fiveblogs

Rachel Singer Gordon has an interesting idea, but I’m afraid I can only half-participate.

The half: I can name five blogs that I subscribe to that aren’t liblogs. Are they entirely non-library-related? That’s a tough call. Some are blogs that can and do serve as source material for essays in Cites & Insights. Some aren’t. You tell me.

  • Good Math, Bad Math by Mark Chu-Carroll (was at IBM, will be at Google) is interesting if you’re a little bit of a math geek, but also for his occasional deconstruction of nonsensical arguments that use math badly. Part of scienceblogs, which has some really interesting alternatives. (I started out college intending to be a math major. Life changes.)
  • Many2Many, a group weblog on social software. One participant–Liz Lawley–is an old friend and wise soul. One participant (Clay Shirky) drives me nuts at times, but certainly has interesting things to say even if I frequently disagree and think he tends toward easy and defective generalizations. The others, certainly including danah boyd, are also interesting.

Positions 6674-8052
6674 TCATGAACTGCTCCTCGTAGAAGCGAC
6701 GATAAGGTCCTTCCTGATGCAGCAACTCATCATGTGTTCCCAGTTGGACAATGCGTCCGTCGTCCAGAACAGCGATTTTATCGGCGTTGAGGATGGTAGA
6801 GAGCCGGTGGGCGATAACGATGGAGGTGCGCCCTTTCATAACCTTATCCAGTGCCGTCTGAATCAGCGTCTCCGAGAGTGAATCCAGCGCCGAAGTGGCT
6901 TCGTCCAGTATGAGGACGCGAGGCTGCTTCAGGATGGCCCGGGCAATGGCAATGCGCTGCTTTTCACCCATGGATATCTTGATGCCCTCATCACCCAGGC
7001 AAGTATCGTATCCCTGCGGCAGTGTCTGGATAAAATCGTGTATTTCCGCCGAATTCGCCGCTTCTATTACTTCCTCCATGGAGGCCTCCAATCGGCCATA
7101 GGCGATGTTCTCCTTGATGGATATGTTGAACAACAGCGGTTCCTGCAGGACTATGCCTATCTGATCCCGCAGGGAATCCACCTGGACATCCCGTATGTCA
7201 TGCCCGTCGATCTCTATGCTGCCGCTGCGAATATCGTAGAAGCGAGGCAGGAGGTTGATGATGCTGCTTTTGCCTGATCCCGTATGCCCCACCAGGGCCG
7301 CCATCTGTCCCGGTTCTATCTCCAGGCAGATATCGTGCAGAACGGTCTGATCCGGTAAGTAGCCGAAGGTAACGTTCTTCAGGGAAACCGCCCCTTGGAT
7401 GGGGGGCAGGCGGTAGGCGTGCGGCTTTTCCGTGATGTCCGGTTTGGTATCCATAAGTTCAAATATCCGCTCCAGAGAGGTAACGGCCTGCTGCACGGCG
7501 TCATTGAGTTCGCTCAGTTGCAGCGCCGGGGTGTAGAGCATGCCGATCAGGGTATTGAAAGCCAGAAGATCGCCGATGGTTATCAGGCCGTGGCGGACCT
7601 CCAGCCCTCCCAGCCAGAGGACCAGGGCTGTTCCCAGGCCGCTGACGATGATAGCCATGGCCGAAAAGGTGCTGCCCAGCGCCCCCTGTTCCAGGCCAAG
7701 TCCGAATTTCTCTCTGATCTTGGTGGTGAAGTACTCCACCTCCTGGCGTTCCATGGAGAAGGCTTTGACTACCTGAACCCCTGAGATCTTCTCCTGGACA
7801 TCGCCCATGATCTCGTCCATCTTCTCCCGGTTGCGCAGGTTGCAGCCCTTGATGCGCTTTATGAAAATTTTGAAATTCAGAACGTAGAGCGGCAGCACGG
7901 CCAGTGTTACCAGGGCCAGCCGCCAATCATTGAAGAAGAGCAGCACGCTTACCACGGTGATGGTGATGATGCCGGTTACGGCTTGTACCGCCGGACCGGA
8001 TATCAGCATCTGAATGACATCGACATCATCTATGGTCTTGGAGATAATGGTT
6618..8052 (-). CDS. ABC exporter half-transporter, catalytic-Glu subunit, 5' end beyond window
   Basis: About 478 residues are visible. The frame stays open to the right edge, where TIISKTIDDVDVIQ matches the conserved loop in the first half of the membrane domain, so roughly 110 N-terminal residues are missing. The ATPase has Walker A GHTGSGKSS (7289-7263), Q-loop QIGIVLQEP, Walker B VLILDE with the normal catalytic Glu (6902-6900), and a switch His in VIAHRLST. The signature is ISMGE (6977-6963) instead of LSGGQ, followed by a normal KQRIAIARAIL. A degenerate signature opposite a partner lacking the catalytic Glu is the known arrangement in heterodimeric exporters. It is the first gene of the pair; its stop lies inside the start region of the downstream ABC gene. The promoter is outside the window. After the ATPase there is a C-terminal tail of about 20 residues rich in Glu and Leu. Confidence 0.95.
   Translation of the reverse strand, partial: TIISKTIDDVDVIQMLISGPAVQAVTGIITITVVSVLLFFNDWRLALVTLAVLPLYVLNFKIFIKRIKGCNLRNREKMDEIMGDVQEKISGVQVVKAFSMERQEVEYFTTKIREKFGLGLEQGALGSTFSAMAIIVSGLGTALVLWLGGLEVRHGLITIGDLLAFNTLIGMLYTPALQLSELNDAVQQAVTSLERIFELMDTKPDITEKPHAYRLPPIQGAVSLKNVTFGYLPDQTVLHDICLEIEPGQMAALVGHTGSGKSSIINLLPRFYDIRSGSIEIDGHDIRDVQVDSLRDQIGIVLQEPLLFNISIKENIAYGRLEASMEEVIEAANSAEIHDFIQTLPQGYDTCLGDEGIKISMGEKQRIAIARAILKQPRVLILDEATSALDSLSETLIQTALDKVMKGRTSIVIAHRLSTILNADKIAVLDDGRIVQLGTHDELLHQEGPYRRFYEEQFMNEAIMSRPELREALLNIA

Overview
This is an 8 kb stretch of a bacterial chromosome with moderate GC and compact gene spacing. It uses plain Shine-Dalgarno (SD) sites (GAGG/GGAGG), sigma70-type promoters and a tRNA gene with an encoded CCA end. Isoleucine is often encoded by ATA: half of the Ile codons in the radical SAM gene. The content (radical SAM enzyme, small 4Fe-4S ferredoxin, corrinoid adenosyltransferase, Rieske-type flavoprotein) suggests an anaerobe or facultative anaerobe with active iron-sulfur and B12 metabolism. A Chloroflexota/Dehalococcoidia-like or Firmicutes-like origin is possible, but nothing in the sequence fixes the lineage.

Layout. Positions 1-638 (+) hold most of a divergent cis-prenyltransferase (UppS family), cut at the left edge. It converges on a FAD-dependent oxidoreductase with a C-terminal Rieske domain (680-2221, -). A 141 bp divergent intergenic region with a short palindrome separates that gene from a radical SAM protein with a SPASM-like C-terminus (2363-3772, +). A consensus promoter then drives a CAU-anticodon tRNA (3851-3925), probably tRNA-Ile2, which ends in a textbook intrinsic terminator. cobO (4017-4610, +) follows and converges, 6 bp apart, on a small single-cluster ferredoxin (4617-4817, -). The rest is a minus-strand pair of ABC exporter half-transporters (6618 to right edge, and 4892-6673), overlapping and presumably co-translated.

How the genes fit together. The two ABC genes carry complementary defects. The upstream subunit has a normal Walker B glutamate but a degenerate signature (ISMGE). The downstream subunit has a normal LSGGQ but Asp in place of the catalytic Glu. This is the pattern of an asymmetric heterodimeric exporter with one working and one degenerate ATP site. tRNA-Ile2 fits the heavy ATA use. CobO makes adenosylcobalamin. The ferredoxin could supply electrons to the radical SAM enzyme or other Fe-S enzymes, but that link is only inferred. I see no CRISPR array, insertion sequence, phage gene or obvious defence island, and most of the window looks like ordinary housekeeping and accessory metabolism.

• “Seth Finkelstein’s Infothought blog (DMCA, Google, censorware, and an inside view of net-politics).” For some reason, this is in my library cluster, maybe because of Finkelstein’s censorware work. Always provocative, frequently research-based. Great coverage of the Wikipedia “credentials” brouhaha…
  • Freedom to Tinker by Ed Felten (with occasional contributions from his grad students and coworkers). DMCA and more, from the man who could have been a test case for the absurdity of some DMCA provisions. Always worth reading.
  • Improbable Research from the IgNobel people (the Annals of Improbable Research and the Luxuriant Flowing Hair Club for Scientists). Just because.

What I can’t/won’t do: use “fiveblogs” as a tag. I don’t do tags.

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